Deborah Tyler v. Emory Healthcare, Inc.


Opinion issued by court as to Appellant Deborah S. Tyler. Decision: Affirmed. Opinion type: Non-Published. Opinion method: Per Curiam. The opinion is also available through the Court's Opinions page at this link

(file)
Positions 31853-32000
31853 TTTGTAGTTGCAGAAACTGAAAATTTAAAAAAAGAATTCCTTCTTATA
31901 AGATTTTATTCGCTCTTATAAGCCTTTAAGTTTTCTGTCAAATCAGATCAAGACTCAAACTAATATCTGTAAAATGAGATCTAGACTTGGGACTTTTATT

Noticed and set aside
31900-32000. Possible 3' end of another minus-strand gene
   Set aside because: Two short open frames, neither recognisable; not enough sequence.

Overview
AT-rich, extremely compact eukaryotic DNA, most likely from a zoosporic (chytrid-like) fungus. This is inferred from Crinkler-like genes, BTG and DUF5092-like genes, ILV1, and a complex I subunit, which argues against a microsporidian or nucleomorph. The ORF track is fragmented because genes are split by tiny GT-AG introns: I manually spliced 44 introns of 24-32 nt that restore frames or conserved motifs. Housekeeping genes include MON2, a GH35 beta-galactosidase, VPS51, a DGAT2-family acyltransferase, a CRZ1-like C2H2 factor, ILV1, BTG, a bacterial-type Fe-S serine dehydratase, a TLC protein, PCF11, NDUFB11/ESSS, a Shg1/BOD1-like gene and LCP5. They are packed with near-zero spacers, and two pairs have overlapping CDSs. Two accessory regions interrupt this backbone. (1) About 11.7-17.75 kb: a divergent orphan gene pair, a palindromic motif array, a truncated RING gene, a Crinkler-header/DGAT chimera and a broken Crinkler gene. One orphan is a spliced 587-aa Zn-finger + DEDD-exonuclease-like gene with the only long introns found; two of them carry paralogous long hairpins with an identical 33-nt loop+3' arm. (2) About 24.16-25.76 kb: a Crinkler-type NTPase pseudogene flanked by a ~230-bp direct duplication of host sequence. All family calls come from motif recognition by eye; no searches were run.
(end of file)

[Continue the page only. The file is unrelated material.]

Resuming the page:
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Case: 16-11807 Date Filed: 02/06/2017 Page: 1 of 3 [DO NOT PUBLISH] IN THE UNITED STATES COURT OF APPEALS FOR THE ELEVENTH CIRCUIT ________________________ No. 16-11807 Non-Argument Calendar ________________________ D.C. Docket No. 1:14-cv-01843-RWS DEBORAH S. TYLER, Plaintiff-Appellant, versus EMORY HEALTHCARE, INC., Defendant-Appellee. ________________________ Appeal from the United States District Court for the Northern District of Georgia ________________________ (February 6, 2017) Before WILSON, JULIE CARNES, and JILL PRYOR, Circuit Judges. PER CURIAM: Deborah S. Tyler claims that her former employer, Emory Healthcare (Emory), terminated her employment because of her age, in violation of the Age Case: 16-11807 Date Filed: 02/06/2017 Page: 2 of 3 Discrimination in Employment Act (ADEA). The district court granted Emory summary judgment. This is Tyler’s appeal. Tyler was the Director of Surgical Services at an Emory hospital. The hospital’s Chief Executive Officer (CEO), Richard Craig McCoy, terminated her employment in August 2011. Tyler contends that McCoy acted as a mere cat’s paw for the discriminatory animus of the hospital’s outgoing CEO, James Thweatt. According to Tyler, summary judgment was improper because she set forth a mosaic of circumstantial evidence establishing a triable issue of intentional discrimination under the cat’s paw theory. See Sims v. MVM, Inc., 704 F.3d 1327, 1333 (11th Cir. 2013) (“A triable issue of fact exists if the record . . . presents a convincing mosaic of circumstantial evidence that would allow a jury to infer intentional discrimination . . . .” (internal quotation marks omitted)). Reviewing the district court’s decision de novo and taking the evidence in the light most favorable to Tyler, see Quigg v. Thomas Cty. Sch. Dist., 814 F.3d 1227, 1235 (11th Cir. 2016), we affirm. To prevail under the cat’s paw theory, Tyler “must prove that [Thweatt]’s animus was a ‘but-for’ cause of, or a determinative influence on, [McCoy’s] ultimate decision.” See Sims, 704 F.3d at 1337. Tyler failed to present evidence from which a jury could find such a causal link. 2 Case: 16-11807 Date Filed: 02/06/2017 Page: 3 of 3 Tyler asserts that, during an April 2011 conversation about hospital management, Thweatt advised McCoy to terminate her employment; Thweatt’s advice was based on discriminatory animus; and McCoy relied on the advice in deciding to fire her. Although a jury could find that Thweatt was biased against Tyler because of her age,1 no evidence indicates that Thweatt advised McCoy to fire Tyler during the April 2011 conversation. Indeed, no evidence indicates that Thweatt and McCoy even discussed Tyler. Furthermore, McCoy did not terminate Tyler’s employment until August 2011—four months after his conversation with Thweatt—and McCoy independently reviewed Tyler’s performance before firing her. See id. (finding no causal link between a third party’s animus and a decisionmaker’s adverse action because, among other things, the decision-maker independently evaluated the plaintiff’s performance). AFFIRMED. 1 Based on the record, a jury could conclude that (1) Thweatt referred to Tyler as a “battle-ax” in April 2011 and (2) the “battle-ax” comment, considered in context, was an agerelated comment that evidenced discriminatory animus against Tyler. 3

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